Originally designed to accommodate 15,000 refugees, the camp's population has more than tripled in a decade and is now home to over 70,000 Nigerians who have fled violent attacks by Boko Haram in their home country.  Nearing saturation, the camp is now experiencing a hidden emergency with the new arrivals, according to the UNHCR.

Olivier Guillaume Beer, UNHCR Representative in Cameroon, says the new arrivals will further strain the capacity of the overcrowded camp. Beer said on December 21 that talks were underway with the Cameroonian authorities to find alternative solutions, including a repatriation process for those who wish to return.

For more than a decade, attacks by Boko Haram and the Islamic State West Africa Province (ISWAP) have destabilised the Lake Chad Basin region. After several years of violence in northeastern Nigeria, in 2014 the groups expanded their insurgency into the Far North region of Cameroon, western Chad and southeastern Niger.

According to UNHCR figures, the number of Nigerians seeking refuge in other Lake Chad Basin countries as a result of violence in their home country reached 327,004 in July this year, with 189,245 in Niger, 20,053 in Chad and 116,706 in Cameroon.

The majority of displaced people have found refuge in already affected communities, putting further pressure on scarce local resources and overstretched infrastructure as humanitarian funding shrinks.

"'While the number of displaced people is increasing, humanitarian funding is sadly shrinking,' Beer said at the press conference.

The UNHCR Cameroon Multi-Country Office says it deals with refugees, asylum seekers and other forcibly displaced people from Cameroon, Gabon and Equatorial Guinea. Its budget is $142.8 million, according to the institution's fact sheet, which also says that by the end of October, only 27 per cent had been raised.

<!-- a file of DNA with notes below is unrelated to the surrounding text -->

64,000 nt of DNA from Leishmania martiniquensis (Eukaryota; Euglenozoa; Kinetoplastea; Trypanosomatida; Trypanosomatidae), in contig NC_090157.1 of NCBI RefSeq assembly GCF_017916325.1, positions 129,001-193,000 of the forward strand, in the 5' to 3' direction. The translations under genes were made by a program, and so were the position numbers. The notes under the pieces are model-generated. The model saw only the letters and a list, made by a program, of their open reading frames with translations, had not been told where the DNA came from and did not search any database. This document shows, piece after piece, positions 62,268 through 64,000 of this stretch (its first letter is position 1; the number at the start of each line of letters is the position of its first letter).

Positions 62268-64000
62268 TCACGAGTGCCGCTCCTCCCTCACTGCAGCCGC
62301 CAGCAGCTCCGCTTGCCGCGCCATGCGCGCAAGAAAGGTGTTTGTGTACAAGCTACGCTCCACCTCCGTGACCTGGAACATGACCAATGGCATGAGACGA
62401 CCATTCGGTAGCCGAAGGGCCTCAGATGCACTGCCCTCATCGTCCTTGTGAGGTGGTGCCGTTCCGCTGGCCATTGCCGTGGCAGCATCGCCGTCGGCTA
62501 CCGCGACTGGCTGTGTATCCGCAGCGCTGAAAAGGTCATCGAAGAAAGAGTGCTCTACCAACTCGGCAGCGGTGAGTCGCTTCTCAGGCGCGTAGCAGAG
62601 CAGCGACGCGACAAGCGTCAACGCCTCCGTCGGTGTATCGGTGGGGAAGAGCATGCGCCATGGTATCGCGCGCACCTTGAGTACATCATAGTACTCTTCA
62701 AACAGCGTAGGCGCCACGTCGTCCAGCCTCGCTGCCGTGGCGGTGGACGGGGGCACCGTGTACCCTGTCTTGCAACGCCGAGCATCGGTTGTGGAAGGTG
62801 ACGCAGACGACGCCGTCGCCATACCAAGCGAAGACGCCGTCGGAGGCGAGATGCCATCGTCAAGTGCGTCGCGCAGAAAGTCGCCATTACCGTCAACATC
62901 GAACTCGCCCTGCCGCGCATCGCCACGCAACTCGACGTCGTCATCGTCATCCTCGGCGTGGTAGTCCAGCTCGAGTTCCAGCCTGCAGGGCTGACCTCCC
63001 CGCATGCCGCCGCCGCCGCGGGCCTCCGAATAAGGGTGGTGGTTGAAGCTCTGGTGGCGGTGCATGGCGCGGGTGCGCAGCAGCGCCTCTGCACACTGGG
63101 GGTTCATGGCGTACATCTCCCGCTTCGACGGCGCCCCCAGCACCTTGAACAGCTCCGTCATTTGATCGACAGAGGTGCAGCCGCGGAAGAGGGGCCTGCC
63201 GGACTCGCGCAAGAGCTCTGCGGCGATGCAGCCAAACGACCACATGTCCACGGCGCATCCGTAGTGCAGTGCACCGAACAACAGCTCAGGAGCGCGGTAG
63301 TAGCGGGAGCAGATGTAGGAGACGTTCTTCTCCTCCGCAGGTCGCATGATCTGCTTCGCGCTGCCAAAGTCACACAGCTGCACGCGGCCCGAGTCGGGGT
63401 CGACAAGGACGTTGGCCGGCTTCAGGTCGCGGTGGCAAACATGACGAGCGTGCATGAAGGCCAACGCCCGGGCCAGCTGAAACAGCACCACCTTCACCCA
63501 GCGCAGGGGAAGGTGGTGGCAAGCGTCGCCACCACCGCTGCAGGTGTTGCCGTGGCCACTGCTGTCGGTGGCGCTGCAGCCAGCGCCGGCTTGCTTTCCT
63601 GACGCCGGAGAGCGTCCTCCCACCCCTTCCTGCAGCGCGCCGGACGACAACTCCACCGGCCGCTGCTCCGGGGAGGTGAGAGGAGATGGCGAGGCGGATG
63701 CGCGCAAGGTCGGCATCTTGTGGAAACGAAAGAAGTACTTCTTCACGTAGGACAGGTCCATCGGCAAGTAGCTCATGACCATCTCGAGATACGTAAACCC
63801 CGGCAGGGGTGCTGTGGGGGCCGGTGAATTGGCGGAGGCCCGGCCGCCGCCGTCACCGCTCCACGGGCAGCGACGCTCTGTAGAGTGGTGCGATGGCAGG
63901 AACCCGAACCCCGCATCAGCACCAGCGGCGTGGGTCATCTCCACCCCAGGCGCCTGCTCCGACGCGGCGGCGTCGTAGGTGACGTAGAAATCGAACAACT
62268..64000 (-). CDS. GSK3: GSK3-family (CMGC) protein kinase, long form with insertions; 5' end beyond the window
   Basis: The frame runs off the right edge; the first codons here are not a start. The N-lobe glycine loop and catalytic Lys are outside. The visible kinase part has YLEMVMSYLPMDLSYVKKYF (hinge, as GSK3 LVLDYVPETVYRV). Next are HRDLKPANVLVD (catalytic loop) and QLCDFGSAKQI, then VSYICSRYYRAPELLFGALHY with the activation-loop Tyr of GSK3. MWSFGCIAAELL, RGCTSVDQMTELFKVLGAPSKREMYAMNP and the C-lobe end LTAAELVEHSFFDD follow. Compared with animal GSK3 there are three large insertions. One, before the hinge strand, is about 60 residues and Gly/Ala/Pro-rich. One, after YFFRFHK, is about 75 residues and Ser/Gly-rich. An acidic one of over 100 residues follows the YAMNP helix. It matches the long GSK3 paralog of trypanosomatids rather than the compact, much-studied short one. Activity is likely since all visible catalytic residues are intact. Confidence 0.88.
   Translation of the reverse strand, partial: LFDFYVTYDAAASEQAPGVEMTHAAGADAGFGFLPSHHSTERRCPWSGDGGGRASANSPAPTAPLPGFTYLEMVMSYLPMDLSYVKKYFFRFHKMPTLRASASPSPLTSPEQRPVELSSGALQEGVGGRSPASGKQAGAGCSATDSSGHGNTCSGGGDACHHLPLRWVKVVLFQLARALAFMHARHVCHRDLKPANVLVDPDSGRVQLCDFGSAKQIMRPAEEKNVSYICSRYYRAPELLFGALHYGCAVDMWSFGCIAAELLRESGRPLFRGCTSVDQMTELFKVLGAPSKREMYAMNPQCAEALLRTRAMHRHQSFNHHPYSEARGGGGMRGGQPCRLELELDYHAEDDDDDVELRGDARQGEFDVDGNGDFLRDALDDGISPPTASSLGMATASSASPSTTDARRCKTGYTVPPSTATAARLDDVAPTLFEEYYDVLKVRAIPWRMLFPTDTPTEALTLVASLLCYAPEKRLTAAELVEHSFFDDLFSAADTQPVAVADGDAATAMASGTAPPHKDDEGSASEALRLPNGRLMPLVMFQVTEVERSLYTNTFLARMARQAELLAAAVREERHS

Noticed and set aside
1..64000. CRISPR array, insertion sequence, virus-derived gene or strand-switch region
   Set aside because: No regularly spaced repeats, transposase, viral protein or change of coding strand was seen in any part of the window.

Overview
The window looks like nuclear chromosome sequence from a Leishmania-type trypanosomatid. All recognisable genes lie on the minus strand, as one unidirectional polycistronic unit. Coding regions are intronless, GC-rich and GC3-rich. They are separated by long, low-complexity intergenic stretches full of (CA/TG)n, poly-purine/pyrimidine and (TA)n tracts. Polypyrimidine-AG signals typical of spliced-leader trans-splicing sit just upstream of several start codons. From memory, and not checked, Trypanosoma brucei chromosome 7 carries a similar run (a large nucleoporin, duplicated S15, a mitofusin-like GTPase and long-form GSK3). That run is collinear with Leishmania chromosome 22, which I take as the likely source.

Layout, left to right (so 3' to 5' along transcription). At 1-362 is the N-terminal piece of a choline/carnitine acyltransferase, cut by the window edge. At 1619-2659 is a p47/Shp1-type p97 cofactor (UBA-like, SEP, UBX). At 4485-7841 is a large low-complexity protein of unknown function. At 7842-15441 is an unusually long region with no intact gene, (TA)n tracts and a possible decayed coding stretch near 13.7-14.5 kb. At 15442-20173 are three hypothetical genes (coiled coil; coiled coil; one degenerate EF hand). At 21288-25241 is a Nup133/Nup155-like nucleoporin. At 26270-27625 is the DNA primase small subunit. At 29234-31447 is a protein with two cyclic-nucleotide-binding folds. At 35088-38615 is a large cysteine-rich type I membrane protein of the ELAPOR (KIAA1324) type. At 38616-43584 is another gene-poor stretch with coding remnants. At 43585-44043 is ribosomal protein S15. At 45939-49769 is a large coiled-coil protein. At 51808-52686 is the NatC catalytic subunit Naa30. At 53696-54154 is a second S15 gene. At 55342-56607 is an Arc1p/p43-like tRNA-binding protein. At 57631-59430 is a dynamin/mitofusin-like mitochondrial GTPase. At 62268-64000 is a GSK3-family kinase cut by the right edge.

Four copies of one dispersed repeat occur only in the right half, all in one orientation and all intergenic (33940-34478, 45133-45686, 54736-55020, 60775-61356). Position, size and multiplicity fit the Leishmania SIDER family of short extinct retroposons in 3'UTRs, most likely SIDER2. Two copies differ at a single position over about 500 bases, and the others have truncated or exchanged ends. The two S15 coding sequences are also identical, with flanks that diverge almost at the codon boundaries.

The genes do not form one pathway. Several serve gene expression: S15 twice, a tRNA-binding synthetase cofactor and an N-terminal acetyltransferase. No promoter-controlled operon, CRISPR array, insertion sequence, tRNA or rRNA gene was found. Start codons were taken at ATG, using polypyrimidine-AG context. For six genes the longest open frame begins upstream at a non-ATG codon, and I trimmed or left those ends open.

UNHCR has facilitated and will continue to facilitate the repatriation of refugees who wish to return to their home countries.

"We also have refugees who want to return even though the [security] situation is not completely stable... About 14,000 Nigerian refugees want to return," Beer said. He said that "even though people describe the north [eastern] part of Nigeria as hell on earth, the situation is better now than it was a few years ago".

The UNHCR Cameroon Representative said the UN refugee agency does not encourage or promote the return of refugees, but does not stop those who have expressed a desire to do so.

Humanitarian aid

The UN Office for the Coordination of Humanitarian Affairs (UNOCHA) estimates that $2.5 billion is needed for humanitarian aid alone. Yet only $500 million was pledged at the Third High-Level Conference on the Lake Chad Basin in Niamey, Niger, in January. The conference brought together governments from the affected countries, international donors, multilateral and international organisations, and civil society actors.

The cost of rebuilding communities and restoring the social contract between local authorities and communities is even higher.

The humanitarian situation in the countries of the Lake Chad Basin is just one of several dire humanitarian emergencies caused by forced displacement across the continent.

Last year, an additional 3.2 million Africans were forcibly displaced, bringing the total number of people forcibly displaced, largely due to conflict, to more than 40.4 million, according to a report by the Africa Center for Strategic Studies. This is more than the populations of Angola, Ghana or Morocco.

Sudan, Somalia, DR Congo, Nigeria, Burkina Faso and Ethiopia top the list of countries with the largest increases in the number of forcibly displaced people over the past year. They account for 64 per cent of the continent's total displacement.

Until political actors and stakeholders find a durable solution, new arrivals, such as the 12,000 Nigerians who arrived in Cameroon this year, will continue to be registered across regions.